six on Saturday, 4 July 2020

The stem structure of Hairy Angelica (Angelica venenosa) with its compound umbels of multiple rays ending in secondary umbels of small five-petaled flowers just seemed perfect for the featured photo for Six on Saturday, the 4th of July–a little plant fireworks for everyone.  I wrote about this native last June, but I find several more plants growing in the wooded area this year, and for the first time one of them is nearly six feet tall.  Because it is a native, and very much a favorite of bees, butterflies, and all sorts of small insects, Alabama plant sites recommend it over the non-native Queen Anne’s Lace.  It is, however, poisonous.  On that note, I’ll end this first entry for the week.

2. For my second entry I want to reprise an entry from two weeks ago.  I reported that some dahlias I had given up on were the promising to bloom.  And, at least one has.  I look forward to seeing which others will flower in a few weeks.  Notice that this plant has a bud developing in the upper center of the photo.

dhalia

3. I also recently mentioned the daylily Hemerocallis fulva below.  I’ve included it again today to celebrate just how impressive this common “ditch lily” can be.

hemerocallis fulva

4. Hibiscus syriacus, or Althea, or Rose of Sharon, is next–and it is blooming in a variety of colors around the house and down the hill to the lake.  It is not a native, coming from south-central and southeast China, but it has certainly made itself at home in the Southeast US.  I have several shrubs 15 feet high, and one grouping nearly twice as high.

I can’t leave photos of Althea without including one with a bumble bee.  Unfortunately, as I took this photo after a rain earlier this week I also found a Japanese beetle enjoying the flowers.  I’ll keep a far less appreciative eye on that creature’s family and friends in the coming weeks.  I’ll also be on rose patrol.

5. The Limelight hydrangea (Hydrangea paniculata ‘Limelight’) cuttings I took and rooted last year are coming along nicely.  Well, two of them are doing well.  There is another that is still in a small pot because I can’t decide where to transplant it.  All in all, I’m pleased with three of eight cuttings making it through their first year.

6. Finally, I the pear tree problem.  This tree, possibly Pyrus communis, is beautiful in the spring.  By this time of year, however, it becomes a squirrel buffet.  Pears never get to maturity.  They end up on the deck with bites taken out of them while they are still as hard and heavy as baseballs, but not nearly as big.  This year the pears are so numerous that some limbs have been broken by their weight as pictured below.  Also pictured is an example of the gnarled and erratic nature of the tree’s branching habit, which makes it very difficult to prune with a pole pruner.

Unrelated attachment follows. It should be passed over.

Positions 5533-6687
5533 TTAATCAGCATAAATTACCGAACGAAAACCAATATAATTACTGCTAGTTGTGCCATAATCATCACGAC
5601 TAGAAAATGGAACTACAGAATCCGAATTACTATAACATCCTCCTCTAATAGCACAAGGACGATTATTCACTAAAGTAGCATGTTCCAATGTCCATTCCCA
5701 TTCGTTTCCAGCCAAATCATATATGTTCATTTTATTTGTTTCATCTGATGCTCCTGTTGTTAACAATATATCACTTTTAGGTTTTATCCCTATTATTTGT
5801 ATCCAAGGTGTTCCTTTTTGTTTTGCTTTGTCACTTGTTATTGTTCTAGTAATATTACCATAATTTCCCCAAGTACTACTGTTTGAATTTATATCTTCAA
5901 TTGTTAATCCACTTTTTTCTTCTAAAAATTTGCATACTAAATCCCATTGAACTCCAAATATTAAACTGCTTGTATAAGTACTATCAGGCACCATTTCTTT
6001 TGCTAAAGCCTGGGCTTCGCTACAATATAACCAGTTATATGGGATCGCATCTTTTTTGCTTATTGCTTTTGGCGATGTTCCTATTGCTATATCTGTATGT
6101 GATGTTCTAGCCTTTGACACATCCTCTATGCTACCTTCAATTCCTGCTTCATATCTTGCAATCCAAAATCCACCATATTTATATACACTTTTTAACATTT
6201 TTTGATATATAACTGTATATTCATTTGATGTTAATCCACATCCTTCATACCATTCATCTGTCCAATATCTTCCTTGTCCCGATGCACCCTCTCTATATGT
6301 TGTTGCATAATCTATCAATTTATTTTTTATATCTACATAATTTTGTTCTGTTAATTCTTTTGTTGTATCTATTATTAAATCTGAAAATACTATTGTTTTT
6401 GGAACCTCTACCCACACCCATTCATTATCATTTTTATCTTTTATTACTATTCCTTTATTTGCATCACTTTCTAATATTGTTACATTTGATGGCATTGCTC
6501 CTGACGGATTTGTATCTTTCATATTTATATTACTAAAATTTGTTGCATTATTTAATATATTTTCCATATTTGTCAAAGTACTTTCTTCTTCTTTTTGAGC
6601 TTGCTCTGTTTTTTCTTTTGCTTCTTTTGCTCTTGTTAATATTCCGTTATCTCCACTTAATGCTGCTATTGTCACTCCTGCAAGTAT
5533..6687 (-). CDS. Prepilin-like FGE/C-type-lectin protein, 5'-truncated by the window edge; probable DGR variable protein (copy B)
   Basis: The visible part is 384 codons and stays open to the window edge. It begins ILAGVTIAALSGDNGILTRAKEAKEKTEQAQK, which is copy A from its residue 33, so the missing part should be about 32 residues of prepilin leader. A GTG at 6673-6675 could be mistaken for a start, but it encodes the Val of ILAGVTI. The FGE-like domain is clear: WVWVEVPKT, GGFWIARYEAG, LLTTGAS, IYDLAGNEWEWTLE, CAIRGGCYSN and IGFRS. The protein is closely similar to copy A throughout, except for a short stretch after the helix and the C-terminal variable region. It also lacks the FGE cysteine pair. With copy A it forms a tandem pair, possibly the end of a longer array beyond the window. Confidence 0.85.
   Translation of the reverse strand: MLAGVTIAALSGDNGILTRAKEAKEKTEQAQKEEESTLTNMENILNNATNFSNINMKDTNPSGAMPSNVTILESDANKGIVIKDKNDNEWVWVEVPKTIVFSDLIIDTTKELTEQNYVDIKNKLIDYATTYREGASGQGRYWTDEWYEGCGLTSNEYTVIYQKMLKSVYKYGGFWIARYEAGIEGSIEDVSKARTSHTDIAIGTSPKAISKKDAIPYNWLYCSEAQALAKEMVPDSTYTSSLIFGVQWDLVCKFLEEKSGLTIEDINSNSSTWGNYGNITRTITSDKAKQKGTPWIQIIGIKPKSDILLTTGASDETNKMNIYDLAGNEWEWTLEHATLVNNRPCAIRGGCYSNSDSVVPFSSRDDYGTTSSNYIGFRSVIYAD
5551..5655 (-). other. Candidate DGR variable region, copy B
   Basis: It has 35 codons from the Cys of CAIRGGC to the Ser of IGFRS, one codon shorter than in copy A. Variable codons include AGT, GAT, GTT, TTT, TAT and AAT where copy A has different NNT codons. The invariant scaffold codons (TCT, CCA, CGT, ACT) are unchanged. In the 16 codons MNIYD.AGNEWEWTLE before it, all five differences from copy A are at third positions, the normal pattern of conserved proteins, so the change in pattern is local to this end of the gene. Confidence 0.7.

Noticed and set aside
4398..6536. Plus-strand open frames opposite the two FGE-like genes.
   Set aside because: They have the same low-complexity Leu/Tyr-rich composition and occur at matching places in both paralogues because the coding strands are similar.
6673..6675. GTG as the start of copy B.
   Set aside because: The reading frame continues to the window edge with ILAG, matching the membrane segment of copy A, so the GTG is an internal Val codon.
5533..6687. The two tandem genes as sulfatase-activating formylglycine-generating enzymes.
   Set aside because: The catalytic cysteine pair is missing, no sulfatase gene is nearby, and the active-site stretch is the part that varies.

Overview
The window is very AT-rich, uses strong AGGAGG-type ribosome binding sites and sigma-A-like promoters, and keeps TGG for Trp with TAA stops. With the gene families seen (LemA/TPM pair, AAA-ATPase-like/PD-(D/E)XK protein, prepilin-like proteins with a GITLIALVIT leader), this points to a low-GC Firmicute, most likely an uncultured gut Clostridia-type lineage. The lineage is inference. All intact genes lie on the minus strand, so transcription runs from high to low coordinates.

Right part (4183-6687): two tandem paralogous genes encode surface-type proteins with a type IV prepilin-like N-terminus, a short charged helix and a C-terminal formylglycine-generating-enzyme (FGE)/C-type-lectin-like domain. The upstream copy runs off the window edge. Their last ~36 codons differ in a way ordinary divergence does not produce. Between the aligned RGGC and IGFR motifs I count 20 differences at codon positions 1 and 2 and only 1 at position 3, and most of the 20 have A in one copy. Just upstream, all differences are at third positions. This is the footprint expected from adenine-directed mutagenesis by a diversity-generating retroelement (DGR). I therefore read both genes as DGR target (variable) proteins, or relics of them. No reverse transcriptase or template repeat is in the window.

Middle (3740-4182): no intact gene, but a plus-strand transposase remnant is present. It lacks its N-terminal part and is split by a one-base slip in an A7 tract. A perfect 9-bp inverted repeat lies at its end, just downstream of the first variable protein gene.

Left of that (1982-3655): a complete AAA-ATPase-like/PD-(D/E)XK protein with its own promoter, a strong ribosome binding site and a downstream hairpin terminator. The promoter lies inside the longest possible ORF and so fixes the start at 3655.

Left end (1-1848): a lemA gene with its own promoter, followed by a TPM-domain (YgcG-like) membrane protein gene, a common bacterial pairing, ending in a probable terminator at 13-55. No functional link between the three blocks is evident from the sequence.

pear4 pyrus communis

pear1 pyrus communis

In addition to the the mess from all of the bitten and cracked pears, and all the little squirrel crumbs taken over by the ants on the deck, the sound of those falling pears hitting the deck and the tin roof of the house can be quite disquieting in the middle of the night. Below are a before and an after pruning of the tree photo.  While it did make the situation better, it did not stop the dropping pears or feasting squirrels.

And that ends my six for this week, but does not end the pear tree problem.  Readers can connect with more successful problem solvers and gardens by going to the site of The Propagator.  Guidelines for joining the Six on Saturday postings can also be found there.  Visit gardens virtually and stay safe.

 

 

6 Replies to “six on Saturday, 4 July 2020”

  1. Susan, how did you do your hydrangea propagation? Did you root a cutting in soil? I have done a couple by taking a low branch, tearing a leaf off the branch and submerging the branch at the site of the cut into a pot of soil and placing a rock on top to keep it in the soil. After about a month, it has taken root and then you can sever it from the main bush and plant it. This has been very successful for me.

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    1. I cut a few branches into 3 or 4 inch cuttings, stripping the bottom leaves, then dipping that end in rooting compound. Then I pushed a finger-sized hole in some good potting soil in a small pot so the rooting compound would not be displaced as I slipped the cutting into the potting soil. Finally, I pressed soil around the cutting, watered, and watched. I’ve used something close to your method with azaleas.

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  2. Most fruit trees need aggressive pruning that they rarely get. Some pears stay compact for a long time, but even they eventually need specialize winter pruning. They should not get so heavy that limbs break, although, since the fruit typically gets taken, this was not likely a problem before. I keep my fruit trees low so that I can reach almost all of the fruit from the ground. I would not want them high enough to drop fruit on the room.

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    1. Thanks, Tony. The tree was already large and tall when I bought the house in 1994. I kept it for shade and the spring show of blossoms rather than for fruit. I had it pruned a few years ago by the guy who does my heavy tree work. But maybe this winter it is time for it to be removed. It is also very close to an old oak tree, which I suppose will be happier if not invaded by pear branches. And I definitely prefer the oak.

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      1. There are two very old pears here that are so big that they make only a few tiny fruit that is too high to reach. However, it would be easier to plant new trees than to try to renovate the old trees. They just stay the way they are. Fortunately, without fruit, they do not break apart.

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